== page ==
Grassroots football is the heart and soul of the game. For the hundreds of thousands of participants, it is their opportunity to be involved in a sport they are truly passionate about.

Kick It Out will speak to figureheads and representatives of the grassroots game, in a series exclusive to the organisation’s website, as they offer their unique thoughts from the amateur and community level.

For May’s feature, Kick It Out spoke to Patricio Sanchez, founder of Brixistane FC, a grassroots club for young people in Brixton. In part two, Patricio explains the importance of developing young people and the challenges of running a grassroots club. Click here for part one.

Patricio is more than aware of the passion for football at grassroots level but he is of the opinion that sometimes that emotion can affect young children who play regularly.

“I think it’s something that sometimes as a nation we struggle to alleviate the pressure on young kids playing football.  I’m originally from Chile, and in South American football I believe there is less external pressure.

“For example, no one is looking at the football boots they’ve got on because the majority may struggle to get the latest pair of football boots! Their one and only focus is to take part no matter the circumstances.

“So I believe it’s essential that the kids are allowed to express themselves. Sometimes I ask the kids how they would run the coaching sessions, and after a while they grab the cones and start practicing the way they want to. It’s about developing their thought processes – what haven’t I done before? How can I do this better?

“I think that is important for them to help them grow as young people. I came up with this quote the other day which I truly believe in – ‘Winning is important, losing is important, understanding both is MOST important’.

“It would a be a tad biased from me but I believe these players have developed since they have been playing for Brixistane. I honestly feel that every child that has been involved has grown since they’ve been involved. I’m not just talking about their football skills, socially as well – I’ve seen kids who started off very quiet, have come out of their shells and that has helped them in school as well.

“I cannot express enough how this has been helped by the support so far from the parents, players, club secretary and support staff. This club wouldn’t still be running if it wasn’t for the consistent support we have with the 'Brixistane familia' - I am very grateful.”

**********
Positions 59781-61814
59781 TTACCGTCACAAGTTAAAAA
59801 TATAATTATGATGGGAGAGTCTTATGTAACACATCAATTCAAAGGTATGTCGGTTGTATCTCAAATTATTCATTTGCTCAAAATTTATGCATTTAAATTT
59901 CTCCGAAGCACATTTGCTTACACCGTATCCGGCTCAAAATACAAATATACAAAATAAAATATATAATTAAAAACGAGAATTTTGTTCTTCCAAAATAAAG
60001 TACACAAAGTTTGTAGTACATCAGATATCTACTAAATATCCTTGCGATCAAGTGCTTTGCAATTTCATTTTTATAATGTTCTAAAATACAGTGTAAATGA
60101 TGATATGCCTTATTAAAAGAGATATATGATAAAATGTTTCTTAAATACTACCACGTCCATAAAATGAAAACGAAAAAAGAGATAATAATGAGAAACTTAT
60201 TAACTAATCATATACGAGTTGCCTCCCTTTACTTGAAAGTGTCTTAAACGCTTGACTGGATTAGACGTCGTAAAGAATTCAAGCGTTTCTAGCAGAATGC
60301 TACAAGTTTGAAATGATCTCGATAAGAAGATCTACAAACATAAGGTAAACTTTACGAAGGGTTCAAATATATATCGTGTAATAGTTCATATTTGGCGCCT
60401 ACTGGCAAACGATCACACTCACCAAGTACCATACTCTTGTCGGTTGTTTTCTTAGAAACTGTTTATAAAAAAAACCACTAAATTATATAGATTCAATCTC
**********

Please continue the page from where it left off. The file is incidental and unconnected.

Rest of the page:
The players have been allowed to thrive thanks to the amazing efforts of Patricio and the other coaches who make Brixistane what they are today. Rewinding back to 2015, and things could have been different if it wasn’t for his persistence.

“The amount of phonecalls I had to make to try and speak to someone in the Lambeth area just to help me set-up the club or just get advice was ridiculous – that someone was never there. I was given number after number, ‘Phone this person – they’ll help you’ they would say.

“Another challenge we had was trying to gain access to facilities. If I wasn’t as passionate about the game I don’t think I would be involved or have my club.

“For example, if Brixistane have a game at 10.30 in the morning at the weekend, I have to arrive at the pitch from 8.30 in the morning to set up the goals. I know that is the case for a lot of grassroots clubs but why aren’t the facilities already in place?

“There are some areas where the pitches are set-up ahead of the matches but we need more. If you look abroad, they have so many more pitches that are ready and waiting for teams to play. We should focus more on creating pitches and areas for kids to play rather than use all the space available to build on.”

Moving on to the subject of how grassroots football can be improved across the country, Patricio feels there needs to be more clarity from the leaders of the game on how young players should be coaches.

“There is confusion at grassroots level about what the structure of football is across all levels of the game. The FA brought out the plan for ‘English DNA’ - about coaching - and then we have courses for people to go through modules – it’s like we don’t know what we want from our coaches and our players.

“We’re constantly trying to catch up with the likes of the Spanish, the Italians and the Germans. But what they really need to do is to go down to the grassroots level to see what is happening, because this is where the players come from.

“Every single Premier League player has come from a park team or club once in their life. It’s important to acknowledge that.”

So how can the link between the upper echelons of the game, to the heart and soul of Brixistane can be reached?

“We need ambassadors for the grassroots level. Why can’t a Premier League club nominate a player to a local grassroots club that visits them once every three months and speaks to the kids for a few minutes? Could you imagine how inspiring that would be?

“I think there needs to be healthier link between professional clubs and grassroots clubs. There has to be a link between the two where they can help each other. For example, if the professional club can provide a platform for a grassroots player to develop then they should offer to help support the grassroots team in their structure as well.”

One thing is for certain, the passion and determination from Patricio is shared amongst so many others across grassroots football and that can't be ignored.